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Can We Avoid Collateral Damage in the 5G Battle with China? The Role of International Standards
Huawei CEO Richard Yu gives a press conference to present the new Huawei Balong 5G01, a 3GPP 5G commercial chipset on February 25, 2018 in Barcelona, on the eve of the inauguration of the Mobile World Congress (MWC). The Mobile World Congress, the world's
(JOSEP LAGO/AFP VIA GETTY IMAGES)

Can We Avoid Collateral Damage in the 5G Battle with China? The Role of International Standards

Thomas J. Duesterberg

An important but somewhat obscure element of the trade battle with China in the 5G era is the role of setting technical standards. Standards have been described as the “connective tissue between technology (and its use) and the market, providing specifications for products, services and systems.” Which companies, including those owned by the state, are successful in getting their approach to new technologies adopted on a global basis have the early mover advantage. This is especially important for 5G since it is the crucial enabler for other crucial new technologies such as artificial intelligence (AI), autonomous vehicles, and the internet of things (IOT). The U.S. took the lead in 3G and 4G systems, enabling domestic and allied firms not only to dominate the telecommunications infrastructure, but also to pioneer new applications. This advantage was effectively exploited by firms like Google, Facebook, Uber, PayPal, and Amazon. However, U.S. export controls enacted to combat the malign influence of Huawei, especially in compromising national security and privacy, are greatly complicating and weakening the ability of U.S. semiconductor, radio network, and software firms to work in international standards organizations to promote adoption of their 5G technologies.

China has devoted considerable resources to winning adoption of its preferred standards. Often its tactics violate international norms and practices in international forums such as the 3rd Generation Partnership Project (3GPP) which develops protocols and rules for the telecommunications ecosphere. China is increasingly active in other standards bodies such as the International Standards Organization (ISO) and the International Electrotechnical Organization (IEC).

The Middle Kingdom uses three related strategies to win adoption of its preferred technical standards and promote domestic technologies. First, it develops indigenous standards using its growing economic size to achieve the economies of scale needed to ramp up production of new technologies and compete internationally with those from foreign firms. Second, it tries to export its own standards by sending large squads of company engineers and government officials to international standards-setting meetings, where decisions are normally made by consensus. U.S. firms can generally send only a limited number of representatives due to the costs involved. Third, it compels adoption of its own standards in countries benefitting from the largesse of the Belt and Road program, which serves as an outlet for Chinese overcapacity, while extending its political influence and economic control over countries stretching across Asia to Europe and across the oceans to Africa and Latin America. China is also maneuvering to set up a competitive “Asian Standards Organization” to compete with the ISO, the IEC, and the 3GPP. This tactic is similar to its establishment and promotion of the Asian Infrastructure Development Bank, which helps fund its Belt and Road projects and competes with the World Bank.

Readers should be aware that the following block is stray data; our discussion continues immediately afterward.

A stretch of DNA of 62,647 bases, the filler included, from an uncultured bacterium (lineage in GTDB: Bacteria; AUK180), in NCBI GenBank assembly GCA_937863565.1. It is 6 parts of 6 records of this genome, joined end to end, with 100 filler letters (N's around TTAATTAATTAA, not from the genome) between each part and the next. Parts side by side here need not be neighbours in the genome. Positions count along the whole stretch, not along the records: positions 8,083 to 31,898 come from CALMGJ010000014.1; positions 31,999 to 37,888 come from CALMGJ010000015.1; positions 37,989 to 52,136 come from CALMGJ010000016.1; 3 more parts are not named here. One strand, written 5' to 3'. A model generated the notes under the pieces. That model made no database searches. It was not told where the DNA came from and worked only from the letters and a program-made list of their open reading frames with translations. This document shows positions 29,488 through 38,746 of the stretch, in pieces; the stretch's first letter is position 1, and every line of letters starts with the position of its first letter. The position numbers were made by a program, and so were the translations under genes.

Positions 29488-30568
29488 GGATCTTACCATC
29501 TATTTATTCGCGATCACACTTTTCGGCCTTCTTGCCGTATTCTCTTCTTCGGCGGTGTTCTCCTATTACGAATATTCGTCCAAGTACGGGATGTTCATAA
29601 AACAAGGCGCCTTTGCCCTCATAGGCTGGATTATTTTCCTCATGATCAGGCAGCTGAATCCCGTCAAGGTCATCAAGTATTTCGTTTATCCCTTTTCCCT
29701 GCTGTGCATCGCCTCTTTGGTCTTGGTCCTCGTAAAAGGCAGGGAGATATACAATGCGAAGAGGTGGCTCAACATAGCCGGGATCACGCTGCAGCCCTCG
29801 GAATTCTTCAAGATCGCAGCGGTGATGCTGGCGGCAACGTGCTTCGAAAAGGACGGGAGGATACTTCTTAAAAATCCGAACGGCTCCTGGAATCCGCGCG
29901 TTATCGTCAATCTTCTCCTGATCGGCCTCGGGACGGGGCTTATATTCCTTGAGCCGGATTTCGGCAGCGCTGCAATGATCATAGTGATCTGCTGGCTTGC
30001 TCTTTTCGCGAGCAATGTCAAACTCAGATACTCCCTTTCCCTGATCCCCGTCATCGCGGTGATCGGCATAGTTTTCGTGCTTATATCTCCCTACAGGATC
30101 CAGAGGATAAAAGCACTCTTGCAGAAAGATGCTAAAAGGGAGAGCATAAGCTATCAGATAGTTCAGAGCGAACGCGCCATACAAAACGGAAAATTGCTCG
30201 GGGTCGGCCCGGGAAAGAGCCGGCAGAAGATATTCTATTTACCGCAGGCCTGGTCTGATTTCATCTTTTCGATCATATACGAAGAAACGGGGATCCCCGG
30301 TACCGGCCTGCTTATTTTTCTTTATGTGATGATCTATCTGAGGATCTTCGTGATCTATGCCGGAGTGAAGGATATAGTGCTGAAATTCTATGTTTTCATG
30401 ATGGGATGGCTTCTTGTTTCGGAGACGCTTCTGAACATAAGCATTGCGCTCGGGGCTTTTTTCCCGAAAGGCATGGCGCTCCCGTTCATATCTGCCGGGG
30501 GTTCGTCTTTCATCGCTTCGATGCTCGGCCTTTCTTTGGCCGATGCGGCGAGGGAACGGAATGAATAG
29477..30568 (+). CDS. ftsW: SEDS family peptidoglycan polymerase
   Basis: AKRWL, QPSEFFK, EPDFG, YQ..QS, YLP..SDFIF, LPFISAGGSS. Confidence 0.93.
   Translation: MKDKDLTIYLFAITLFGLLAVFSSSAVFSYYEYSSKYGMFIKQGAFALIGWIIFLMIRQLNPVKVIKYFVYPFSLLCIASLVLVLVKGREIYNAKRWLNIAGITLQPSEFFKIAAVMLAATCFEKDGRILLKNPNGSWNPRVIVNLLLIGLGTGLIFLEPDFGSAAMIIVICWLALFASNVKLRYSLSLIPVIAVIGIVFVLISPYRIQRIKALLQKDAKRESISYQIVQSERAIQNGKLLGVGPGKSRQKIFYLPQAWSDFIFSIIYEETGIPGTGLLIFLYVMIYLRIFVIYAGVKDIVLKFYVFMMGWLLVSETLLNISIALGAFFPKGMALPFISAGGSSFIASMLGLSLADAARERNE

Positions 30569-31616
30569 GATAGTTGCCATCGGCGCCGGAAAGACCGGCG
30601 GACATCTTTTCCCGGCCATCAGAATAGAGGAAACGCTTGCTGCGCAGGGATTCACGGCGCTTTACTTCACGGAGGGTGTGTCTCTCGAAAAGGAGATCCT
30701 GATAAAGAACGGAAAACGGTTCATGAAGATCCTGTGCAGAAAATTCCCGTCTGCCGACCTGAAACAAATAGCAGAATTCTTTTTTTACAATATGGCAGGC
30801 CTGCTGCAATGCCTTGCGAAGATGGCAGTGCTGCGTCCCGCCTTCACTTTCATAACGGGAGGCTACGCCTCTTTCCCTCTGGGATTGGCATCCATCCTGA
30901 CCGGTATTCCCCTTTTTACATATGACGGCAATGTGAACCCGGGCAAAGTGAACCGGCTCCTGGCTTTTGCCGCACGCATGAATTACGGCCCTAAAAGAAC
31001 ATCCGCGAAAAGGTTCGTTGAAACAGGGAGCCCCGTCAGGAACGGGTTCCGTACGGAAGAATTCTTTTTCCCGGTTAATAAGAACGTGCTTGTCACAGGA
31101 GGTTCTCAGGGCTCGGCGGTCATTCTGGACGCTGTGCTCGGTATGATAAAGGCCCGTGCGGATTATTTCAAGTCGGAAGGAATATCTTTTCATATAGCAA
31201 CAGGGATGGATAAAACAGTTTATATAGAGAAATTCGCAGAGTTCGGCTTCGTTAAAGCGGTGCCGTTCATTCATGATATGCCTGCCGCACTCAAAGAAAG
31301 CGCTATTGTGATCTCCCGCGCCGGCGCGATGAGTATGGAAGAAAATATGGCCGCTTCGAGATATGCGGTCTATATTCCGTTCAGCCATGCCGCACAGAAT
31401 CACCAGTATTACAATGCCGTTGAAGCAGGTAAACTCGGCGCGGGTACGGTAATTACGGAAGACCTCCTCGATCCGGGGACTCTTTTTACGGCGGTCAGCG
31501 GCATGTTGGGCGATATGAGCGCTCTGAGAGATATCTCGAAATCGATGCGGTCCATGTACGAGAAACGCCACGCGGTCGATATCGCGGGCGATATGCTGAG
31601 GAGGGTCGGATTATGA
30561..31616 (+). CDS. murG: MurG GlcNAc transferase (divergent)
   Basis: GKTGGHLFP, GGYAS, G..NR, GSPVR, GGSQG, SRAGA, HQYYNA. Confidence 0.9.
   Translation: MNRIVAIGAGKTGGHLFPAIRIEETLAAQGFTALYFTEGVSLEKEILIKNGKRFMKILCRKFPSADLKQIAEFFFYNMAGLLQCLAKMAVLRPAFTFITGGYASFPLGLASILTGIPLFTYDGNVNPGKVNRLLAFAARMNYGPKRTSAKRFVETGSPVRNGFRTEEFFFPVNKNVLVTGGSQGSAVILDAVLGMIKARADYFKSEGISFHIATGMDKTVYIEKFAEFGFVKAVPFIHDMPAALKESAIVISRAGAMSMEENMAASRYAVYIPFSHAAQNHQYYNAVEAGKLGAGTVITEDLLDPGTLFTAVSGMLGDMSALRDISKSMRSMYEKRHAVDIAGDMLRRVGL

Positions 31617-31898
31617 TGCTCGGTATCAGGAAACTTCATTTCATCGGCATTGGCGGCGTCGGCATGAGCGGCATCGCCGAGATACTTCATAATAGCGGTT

For most of the post-war period, the United States and Europe have been leaders in winning acceptance of standards which are developed by their companies, in large part of course because they had the most research-intensive economies. Europe still chairs a plurality of the technical committees in the ISO and the IEC, and the U.S. has been successful in setting fundamental telecommunications standards starting with 3G systems. But the aggressive Chinese effort threatens their leadership position. For example, in recent years China has submitted 40 percent of all proposed 5G standards at the 3GPP meetings, although many are of poor quality.